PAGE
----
Black and White, not Black or White
One of Blake’s poems that really caught my attention was The Little Black Boy. The title in itself already gives away the theme of the poem: racism. I mean seriously, who titles their poem, or any piece of literature for that matter, “The Little (insert color) Boy” without tackling racial issues. It’s not even surprising that the title emphasized on the word black, because history can not attest to the fact that the black race is one of the most persecuted of all races.
I say this, not with a racist sentiment, but with a tone of pity. Pity, not for the blacks, but for mankind. I pity the fact that we stooped down to a level beyond animalistic, for not even monkeys persecute other monkeys just because they have a different shade of fur. I pity the fact that we have become so bigoted with our opinions, thinking so highly of race and color, an attitude that seems so childish. Yet the saddest part in this uncanny issue of racism, is that it IS undeniably real.
The Little Black Boy takes on racism quite differently, in a sense that it seems that the narrator, which is the little black boy, unintentionally takes on issues regarding racism. The poem begins with the boy narrating the teachings of his mother, filled with optimism and joy. He talks about God and the beauty of the world, things that has been taught to him. In this part of the poem, we are able to see how the theme of Innocence reveals itself, as the boy seemed so innocent and hopeful. This innocence represents how, as children, we become so easily molded by the teachings of our parents, believing in everything they tell us, not only because we trust them but also because as a child, we know nothing.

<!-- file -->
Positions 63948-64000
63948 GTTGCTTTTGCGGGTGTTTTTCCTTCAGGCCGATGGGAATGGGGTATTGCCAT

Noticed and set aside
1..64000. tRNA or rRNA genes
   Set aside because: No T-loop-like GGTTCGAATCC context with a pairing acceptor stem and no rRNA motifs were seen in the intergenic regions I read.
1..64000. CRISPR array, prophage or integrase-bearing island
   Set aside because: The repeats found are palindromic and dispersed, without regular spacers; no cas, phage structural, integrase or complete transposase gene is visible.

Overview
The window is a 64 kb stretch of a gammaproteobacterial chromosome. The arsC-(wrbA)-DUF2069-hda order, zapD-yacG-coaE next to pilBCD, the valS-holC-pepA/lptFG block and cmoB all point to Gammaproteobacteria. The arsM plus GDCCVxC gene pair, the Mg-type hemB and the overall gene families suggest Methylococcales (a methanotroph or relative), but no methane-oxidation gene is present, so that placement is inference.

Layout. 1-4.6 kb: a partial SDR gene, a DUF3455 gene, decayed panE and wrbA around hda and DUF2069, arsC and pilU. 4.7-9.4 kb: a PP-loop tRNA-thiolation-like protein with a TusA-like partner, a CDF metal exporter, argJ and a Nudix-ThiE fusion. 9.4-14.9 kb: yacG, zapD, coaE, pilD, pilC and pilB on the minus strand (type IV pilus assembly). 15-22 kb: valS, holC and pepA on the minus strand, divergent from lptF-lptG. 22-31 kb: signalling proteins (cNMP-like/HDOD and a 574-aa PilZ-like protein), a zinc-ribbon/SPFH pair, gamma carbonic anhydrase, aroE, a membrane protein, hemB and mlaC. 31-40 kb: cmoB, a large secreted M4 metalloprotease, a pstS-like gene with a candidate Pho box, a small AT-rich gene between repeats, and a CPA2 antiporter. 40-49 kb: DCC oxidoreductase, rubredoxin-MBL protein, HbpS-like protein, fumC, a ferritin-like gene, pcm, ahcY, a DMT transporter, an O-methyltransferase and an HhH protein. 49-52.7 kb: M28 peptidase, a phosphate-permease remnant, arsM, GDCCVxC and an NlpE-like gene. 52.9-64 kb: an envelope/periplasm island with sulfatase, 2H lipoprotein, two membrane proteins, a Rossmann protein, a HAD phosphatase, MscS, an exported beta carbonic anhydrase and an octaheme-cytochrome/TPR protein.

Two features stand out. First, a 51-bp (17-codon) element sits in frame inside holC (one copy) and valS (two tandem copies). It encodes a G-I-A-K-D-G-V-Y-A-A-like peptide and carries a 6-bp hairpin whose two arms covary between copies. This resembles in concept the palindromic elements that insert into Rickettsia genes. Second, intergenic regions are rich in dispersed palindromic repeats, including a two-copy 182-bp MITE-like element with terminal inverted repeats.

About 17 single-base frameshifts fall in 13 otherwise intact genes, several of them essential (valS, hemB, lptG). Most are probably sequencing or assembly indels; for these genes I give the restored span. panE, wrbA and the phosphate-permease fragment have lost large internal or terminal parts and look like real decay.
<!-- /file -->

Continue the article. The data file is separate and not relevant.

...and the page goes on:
To the little boy, the color of his skin did not make him feel very much different from the white boy, he believed that they were equals but only slightly different. To an extent, this brought him joy, he was hopeful and joyous yet he was oblivious. He knew nothing about the cruelty of reality, and how people like him were persecuted and treated worse than animals in the real world.
From Sophocles to Rousseau, I believed that ignorance is bliss, however in Blake’s poem, although ignorance may be bliss to the little black boy, I believe that bliss should not be at the cost of injustice. It seems to be just for the little boy to know the truth about the world’s cruelty, for he cannot simply live in a shadow of someone without knowing it. Just as the illustration shows us, the little black boy is hidden in the shadow of the white boy, while Jesus is only looking at the white boy. Despite the fact that the black boy does not seem to know issues regarding racism does not mean it does not exist. The same way we cannot be oblivious to the pressing issue of racism that still surrounds our world today.
Thank you for an engaging and thought-provoking reflection. I feel like it’s especially timely at the moment, when we are seeing an increase in verbal and physical attacks against people because of their race, religion, or national identity. Or perhaps not necessarily an increase in the actual number, but maybe just an increase in their visibility. And I, too, feel pity for us as a whole, as all humans, that we do this. And anger. I agree that though in the short term being ignorant might ensure some level of comfort, in the long run being aware of what is happening is crucial, as only then can we work to change it.